Thousands of supporters of ousted Brazilian President Jair Bolsonaro have urged the country’s military to intervene to keep the controversial right-winger in power after his defeat in Sunday’s Presidential election run-off. Mr Bolsonaro – edged out by challenger Luiz Inacio Lula da Silva – has yet to concede defeat – but has so far given no indication he intends to contest the result either.
Large crowds gathered in the rain outside the Eastern Military Command in Rio de Janeiro, one of the army’s eight regional headquarters, many of them raising clenched fists in the air as they brandished Brazil’s green-yellow-and-blue flags and sang the national anthem.
Some chanted, “Armed forces, save Brazil!” and “United, the people will never be defeated!”
Elsewhere, truck drivers who for several days maintained roadblocks across the country in protest against Mr Bolsonaro’s defeat were still out in force, defying a Supreme Court order to dismantle them.
The demonstrations came despite international recognition of da Silva’s victory and a recommendation from the Brazilian Supreme Court that Mr Bolsonaro accept the results of Sunday’s election.
Cabinet members, governors-elect and evangelical leaders who have been vociferous supporters of Bolsonaro are now offering overtures to the incoming leftist government.
The military has taken on an ample role under Mr Bolsonaro, 67, himself a former army officer, but has remained silent in the month since the first round of the election.
JUST IN: North Korea supplying Putin with deadly weapons, warns White House
Eduardo Munhoz Svartman, president of the Brazilian Association for Defence Studies, said: “In a democracy, the armed forces do not have a say in the electoral process. This silence is desirable.”
Mr Bolsonaro lost to da Silva in a tight contest, winning 49.1 percent of the vote compared with da Silva’s 50.9 percent. It was the tightest presidential race since Brazil’s return to democracy in 1985, and marks the first time Mr Bolsonaro has lost an election in his 34-year political career.
The outgoing president took almost two days to address the nation, and there had been speculation that he might fight the result after repeatedly questioning the reliability of the country’s electoral system before the election in a similar way to US President Donald Trump in 2020.
Britons can avoid pension ‘complications’ with simple savings tip [EXCLUSIVE]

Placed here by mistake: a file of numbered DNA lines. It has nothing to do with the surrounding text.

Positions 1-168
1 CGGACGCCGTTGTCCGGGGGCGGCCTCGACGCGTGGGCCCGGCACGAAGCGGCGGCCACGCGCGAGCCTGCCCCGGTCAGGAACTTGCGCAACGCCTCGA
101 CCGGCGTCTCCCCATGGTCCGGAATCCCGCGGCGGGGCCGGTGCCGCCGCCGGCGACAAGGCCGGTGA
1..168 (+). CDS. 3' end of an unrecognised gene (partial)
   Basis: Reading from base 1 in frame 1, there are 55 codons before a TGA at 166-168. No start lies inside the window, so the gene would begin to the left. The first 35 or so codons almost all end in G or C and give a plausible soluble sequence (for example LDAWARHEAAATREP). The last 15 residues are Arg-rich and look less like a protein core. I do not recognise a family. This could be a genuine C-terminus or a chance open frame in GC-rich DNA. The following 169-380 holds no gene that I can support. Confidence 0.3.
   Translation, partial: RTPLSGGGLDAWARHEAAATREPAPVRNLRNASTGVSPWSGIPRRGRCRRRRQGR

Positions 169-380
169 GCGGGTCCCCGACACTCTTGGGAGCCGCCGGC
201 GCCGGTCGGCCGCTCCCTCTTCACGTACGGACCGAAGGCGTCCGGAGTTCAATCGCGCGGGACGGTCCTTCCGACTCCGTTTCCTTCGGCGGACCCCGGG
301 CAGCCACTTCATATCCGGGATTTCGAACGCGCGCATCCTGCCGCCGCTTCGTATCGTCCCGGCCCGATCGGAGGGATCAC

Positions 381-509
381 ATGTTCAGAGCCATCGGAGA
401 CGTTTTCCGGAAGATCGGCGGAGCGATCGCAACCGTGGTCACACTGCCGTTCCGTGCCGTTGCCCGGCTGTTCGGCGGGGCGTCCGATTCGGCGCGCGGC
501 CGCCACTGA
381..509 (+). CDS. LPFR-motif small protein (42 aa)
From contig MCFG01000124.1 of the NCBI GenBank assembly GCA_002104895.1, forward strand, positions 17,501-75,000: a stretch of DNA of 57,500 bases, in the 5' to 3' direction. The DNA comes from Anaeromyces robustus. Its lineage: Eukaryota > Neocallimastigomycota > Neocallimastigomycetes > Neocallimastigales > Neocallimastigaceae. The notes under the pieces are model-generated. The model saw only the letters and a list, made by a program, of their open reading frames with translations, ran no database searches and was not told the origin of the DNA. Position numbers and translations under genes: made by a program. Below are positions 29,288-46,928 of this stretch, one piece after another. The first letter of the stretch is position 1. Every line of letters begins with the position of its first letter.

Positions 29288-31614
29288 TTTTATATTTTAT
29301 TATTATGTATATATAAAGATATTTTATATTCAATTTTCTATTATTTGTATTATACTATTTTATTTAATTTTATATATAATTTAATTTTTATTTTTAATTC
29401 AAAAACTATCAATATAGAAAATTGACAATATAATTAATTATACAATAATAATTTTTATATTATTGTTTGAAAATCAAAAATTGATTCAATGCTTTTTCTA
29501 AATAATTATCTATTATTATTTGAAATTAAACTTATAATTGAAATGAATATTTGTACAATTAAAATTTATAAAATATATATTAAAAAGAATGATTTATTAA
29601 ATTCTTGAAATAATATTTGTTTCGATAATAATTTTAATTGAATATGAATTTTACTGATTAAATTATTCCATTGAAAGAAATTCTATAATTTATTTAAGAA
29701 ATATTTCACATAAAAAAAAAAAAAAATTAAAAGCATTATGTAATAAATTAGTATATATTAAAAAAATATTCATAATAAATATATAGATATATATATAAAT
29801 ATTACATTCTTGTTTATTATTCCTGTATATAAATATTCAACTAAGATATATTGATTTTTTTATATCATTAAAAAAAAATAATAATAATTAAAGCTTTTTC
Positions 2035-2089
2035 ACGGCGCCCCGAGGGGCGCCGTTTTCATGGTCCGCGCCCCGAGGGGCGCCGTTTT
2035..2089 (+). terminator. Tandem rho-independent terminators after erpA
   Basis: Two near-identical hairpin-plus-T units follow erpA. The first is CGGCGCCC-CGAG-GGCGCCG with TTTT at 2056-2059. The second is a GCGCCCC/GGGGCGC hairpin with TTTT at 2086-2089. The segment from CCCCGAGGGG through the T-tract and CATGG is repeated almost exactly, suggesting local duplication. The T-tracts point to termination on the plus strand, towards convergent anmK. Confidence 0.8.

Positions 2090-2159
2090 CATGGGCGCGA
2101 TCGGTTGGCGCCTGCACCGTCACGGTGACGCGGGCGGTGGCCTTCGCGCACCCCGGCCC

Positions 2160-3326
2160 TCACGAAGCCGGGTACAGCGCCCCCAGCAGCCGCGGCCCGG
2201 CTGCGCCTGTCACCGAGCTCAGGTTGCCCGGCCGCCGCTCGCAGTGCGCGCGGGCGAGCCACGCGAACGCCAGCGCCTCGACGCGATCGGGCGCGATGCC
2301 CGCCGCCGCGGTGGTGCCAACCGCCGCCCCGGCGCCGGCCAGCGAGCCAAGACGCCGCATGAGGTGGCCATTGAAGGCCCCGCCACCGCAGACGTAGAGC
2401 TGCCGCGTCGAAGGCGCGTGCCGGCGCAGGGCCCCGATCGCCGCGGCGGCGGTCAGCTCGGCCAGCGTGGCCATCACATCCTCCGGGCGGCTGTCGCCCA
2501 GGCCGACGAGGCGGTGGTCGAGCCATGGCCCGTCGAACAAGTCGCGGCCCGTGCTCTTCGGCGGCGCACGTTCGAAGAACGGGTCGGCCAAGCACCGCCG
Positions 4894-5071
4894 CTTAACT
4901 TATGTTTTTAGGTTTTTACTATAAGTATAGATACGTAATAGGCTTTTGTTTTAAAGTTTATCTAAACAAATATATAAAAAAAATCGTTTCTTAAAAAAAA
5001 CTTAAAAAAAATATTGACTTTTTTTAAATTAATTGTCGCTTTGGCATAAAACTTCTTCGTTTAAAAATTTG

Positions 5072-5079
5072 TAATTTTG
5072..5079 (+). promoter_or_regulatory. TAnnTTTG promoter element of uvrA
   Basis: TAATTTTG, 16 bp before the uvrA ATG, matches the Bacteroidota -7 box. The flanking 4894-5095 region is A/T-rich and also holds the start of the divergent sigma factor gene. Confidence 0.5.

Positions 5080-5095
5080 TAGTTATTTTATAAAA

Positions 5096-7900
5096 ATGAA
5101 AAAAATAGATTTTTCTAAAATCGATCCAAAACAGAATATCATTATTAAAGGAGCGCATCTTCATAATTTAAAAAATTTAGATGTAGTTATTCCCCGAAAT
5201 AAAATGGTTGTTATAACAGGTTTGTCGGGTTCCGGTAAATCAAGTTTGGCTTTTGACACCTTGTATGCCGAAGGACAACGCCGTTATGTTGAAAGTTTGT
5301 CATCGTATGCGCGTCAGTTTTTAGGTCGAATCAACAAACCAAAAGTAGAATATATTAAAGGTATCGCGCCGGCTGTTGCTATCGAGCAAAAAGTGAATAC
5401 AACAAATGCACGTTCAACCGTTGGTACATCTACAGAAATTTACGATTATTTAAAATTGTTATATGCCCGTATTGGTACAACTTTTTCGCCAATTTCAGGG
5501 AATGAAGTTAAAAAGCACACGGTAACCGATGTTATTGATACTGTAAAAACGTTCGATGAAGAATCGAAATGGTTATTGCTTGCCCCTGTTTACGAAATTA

DWP benefit and payment recipients to get Christmas bonus – full list [INSIGHT]
State pension – You may not get a full sum – check now [EXPLAINED]
In a speech at the presidential residence lasting less than two minutes on Tuesday, he said he would continue to obey the constitution while encouraging protests by his supporters, provided they remained peaceful.
Immediately afterward, his chief of staff told reporters Mr Bolsonaro had authorised him to begin the process of handing over power, while later in the day the president reportedly told members of the Supreme Court that his election battle against da Silva had come to an end.
Much like former Mr Donald Trump, whom Mr Bolsonaro openly admires, he has claimed, without providing evidence, that electronic voting machines are prone to fraud.
Many of his supporters are likewise questioning the results, and truckers who back the president have erected hundreds of blockades around the country to protest the election’s outcome.
On Wednesday morning, highway police said that they had removed 630 blockades, with more than 150 still in place.
At one roadblock in Sao Paulo state on Tuesday, protesters set tires on fire with huge lines of cars could be seen snaking along the highway.
Sao Paulo Governor Rodrigo Garcia said yesterday the time for negotiations was over.
He added that he was not ruling out the use of force to dismantle the barriers.
However, Mr Bolsonaro supporters continued to resist and users on social media, including in multiple Telegram and WhatsApp chat groups, shared demands that the military take the streets, or that Congress and the Supreme Court be disbanded and the President remain in office.